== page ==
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Artificial intelligence

Another AI-powered device gets the FDA’s blessing

In an ongoing effort to get more AI into healthcare, the FDA just approved the marketing of an algorithm that detects wrist fractures.

The news: The software, called OsteoDetect, identifies fractures in x-rays. Two different studies by Imagen Tech, the company that makes it, showed that it made orthopedic hand surgeons better at spotting fractures.

Background: This isn’t the first AI to get the green light from the FDA. This year the agency has given the go-ahead for an AI that diagnoses a certain kind of eye disease, and another that helps detect strokes.

The future: Last month, FDA commissioner Scott Gottlieb announced that the agency was writing new rules to speed up approvals for AI-based devices and tools.

Deep Dive

Artificial intelligence

A Roomba recorded a woman on the toilet. How did screenshots end up on Facebook?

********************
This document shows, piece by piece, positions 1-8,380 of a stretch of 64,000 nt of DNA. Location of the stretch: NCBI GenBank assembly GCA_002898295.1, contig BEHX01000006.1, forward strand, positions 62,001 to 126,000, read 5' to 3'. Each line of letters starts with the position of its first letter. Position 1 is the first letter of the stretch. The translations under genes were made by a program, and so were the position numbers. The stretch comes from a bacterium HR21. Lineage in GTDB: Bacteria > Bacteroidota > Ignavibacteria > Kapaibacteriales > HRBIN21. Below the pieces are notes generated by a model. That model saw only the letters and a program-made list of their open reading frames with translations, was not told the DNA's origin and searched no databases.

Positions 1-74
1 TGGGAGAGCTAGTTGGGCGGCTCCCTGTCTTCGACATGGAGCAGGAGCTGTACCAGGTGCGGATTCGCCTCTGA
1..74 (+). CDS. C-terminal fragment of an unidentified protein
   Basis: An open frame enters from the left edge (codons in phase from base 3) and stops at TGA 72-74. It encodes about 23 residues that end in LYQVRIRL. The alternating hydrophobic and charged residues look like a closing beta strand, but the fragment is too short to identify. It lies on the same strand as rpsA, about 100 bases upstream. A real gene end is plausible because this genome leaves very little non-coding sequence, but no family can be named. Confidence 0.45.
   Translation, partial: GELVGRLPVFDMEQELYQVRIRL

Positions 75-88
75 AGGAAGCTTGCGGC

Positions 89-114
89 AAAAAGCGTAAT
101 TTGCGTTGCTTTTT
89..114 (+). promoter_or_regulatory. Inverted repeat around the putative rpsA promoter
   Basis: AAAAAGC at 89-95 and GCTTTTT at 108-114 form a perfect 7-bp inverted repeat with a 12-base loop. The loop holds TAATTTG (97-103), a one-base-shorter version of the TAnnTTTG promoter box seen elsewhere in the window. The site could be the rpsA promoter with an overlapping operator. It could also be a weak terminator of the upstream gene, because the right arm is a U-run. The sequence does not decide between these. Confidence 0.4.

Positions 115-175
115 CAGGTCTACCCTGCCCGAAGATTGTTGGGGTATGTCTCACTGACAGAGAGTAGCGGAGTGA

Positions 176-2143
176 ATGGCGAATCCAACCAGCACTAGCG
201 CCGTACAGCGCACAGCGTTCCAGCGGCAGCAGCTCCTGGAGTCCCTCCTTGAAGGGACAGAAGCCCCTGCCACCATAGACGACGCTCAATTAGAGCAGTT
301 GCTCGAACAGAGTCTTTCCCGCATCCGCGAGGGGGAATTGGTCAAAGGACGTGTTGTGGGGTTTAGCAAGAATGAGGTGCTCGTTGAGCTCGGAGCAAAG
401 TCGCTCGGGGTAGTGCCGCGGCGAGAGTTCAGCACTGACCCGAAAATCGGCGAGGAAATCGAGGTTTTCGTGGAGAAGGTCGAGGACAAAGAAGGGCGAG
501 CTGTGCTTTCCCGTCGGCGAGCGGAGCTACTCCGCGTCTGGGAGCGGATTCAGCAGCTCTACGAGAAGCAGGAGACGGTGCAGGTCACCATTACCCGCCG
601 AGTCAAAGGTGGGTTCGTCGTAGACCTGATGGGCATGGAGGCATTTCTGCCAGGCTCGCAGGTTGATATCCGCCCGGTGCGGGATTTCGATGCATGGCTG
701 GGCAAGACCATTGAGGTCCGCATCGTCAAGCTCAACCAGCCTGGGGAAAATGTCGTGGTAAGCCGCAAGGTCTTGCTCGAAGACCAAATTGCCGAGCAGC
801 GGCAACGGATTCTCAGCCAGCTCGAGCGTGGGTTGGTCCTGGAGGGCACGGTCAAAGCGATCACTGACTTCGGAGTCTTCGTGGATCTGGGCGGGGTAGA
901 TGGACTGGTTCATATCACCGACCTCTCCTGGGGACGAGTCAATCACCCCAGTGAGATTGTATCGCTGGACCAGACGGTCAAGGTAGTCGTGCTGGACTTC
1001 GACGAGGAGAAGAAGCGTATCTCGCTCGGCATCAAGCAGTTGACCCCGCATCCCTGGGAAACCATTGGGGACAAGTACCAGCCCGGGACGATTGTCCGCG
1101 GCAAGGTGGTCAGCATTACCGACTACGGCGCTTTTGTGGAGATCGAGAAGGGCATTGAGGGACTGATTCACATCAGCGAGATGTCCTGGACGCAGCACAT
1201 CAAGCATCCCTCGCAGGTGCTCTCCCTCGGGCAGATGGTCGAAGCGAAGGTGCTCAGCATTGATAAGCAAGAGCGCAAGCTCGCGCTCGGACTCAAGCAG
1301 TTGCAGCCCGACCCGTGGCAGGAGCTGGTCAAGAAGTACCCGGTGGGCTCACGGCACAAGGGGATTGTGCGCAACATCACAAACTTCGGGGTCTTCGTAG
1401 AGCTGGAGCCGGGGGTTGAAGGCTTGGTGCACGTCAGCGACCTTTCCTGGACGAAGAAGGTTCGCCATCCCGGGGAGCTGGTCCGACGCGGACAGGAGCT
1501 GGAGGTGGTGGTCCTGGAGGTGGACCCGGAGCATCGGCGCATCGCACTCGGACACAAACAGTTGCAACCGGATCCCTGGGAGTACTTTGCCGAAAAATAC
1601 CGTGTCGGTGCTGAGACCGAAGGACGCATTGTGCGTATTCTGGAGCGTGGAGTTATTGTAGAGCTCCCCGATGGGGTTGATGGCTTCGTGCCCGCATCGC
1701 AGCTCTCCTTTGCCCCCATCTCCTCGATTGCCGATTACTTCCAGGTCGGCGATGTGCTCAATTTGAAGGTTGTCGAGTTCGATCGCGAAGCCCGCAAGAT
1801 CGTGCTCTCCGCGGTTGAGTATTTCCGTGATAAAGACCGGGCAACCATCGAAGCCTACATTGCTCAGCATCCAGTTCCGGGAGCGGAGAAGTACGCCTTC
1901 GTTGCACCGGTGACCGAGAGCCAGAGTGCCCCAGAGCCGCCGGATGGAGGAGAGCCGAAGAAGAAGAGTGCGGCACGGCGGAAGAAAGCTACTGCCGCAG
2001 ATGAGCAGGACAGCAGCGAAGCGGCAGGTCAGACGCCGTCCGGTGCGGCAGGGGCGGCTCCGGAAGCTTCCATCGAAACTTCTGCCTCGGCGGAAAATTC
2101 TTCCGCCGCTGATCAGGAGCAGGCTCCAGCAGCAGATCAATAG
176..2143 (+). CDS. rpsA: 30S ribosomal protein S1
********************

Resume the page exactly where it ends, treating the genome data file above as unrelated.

Robot vacuum companies say your images are safe, but a sprawling global supply chain for data from our devices creates risk.

The viral AI avatar app Lensa undressed me—without my consent

My avatars were cartoonishly pornified, while my male colleagues got to be astronauts, explorers, and inventors.

Roomba testers feel misled after intimate images ended up on Facebook

An MIT Technology Review investigation recently revealed how images of a minor and a tester on the toilet ended up on social media. iRobot said it had consent to collect this kind of data from inside homes—but participants say otherwise.

How to spot AI-generated text

The internet is increasingly awash with text written by AI software. We need new tools to detect it.

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Illustration by Rose Wong

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